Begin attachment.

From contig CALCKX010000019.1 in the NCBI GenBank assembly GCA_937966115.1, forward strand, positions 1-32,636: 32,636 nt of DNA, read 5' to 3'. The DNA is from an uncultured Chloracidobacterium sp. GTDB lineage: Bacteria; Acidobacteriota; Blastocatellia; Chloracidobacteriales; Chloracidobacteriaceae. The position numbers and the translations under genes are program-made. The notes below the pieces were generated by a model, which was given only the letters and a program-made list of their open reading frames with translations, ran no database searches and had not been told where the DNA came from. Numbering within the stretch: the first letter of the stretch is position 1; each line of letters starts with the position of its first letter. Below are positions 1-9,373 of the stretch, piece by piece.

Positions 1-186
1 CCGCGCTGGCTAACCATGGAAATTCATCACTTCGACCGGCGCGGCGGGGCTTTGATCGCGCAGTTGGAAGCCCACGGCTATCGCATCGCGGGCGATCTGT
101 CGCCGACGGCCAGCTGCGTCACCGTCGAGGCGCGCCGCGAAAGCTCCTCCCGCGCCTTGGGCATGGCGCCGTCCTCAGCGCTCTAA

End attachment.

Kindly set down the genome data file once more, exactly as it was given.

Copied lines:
From contig CALCKX010000019.1 in the NCBI GenBank assembly GCA_937966115.1, forward strand, positions 1-32,636: 32,636 nt of DNA, read 5' to 3'. The DNA is from an uncultured Chloracidobacterium sp. GTDB lineage: Bacteria; Acidobacteriota; Blastocatellia; Chloracidobacteriales; Chloracidobacteriaceae. The position numbers and the translations under genes are program-made. The notes below the pieces were generated by a model, which was given only the letters and a program-made list of their open reading frames with translations, ran no database searches and had not been told where the DNA came from. Numbering within the stretch: the first letter of the stretch is position 1; each line of letters starts with the position of its first letter. Below are positions 1-9,373 of the stretch, piece by piece.

Positions 1-186
1 CCGCGCTGGCTAACCATGGAAATTCATCACTTCGACCGGCGCGGCGGGGCTTTGATCGCGCAGTTGGAAGCCCACGGCTATCGCATCGCGGGCGATCTGT
101 CGCCGACGGCCAGCTGCGTCACCGTCGAGGCGCGCCGCGAAAGCTCCTCCCGCGCCTTGGGCATGGCGCCGTCCTCAGCGCTCTAA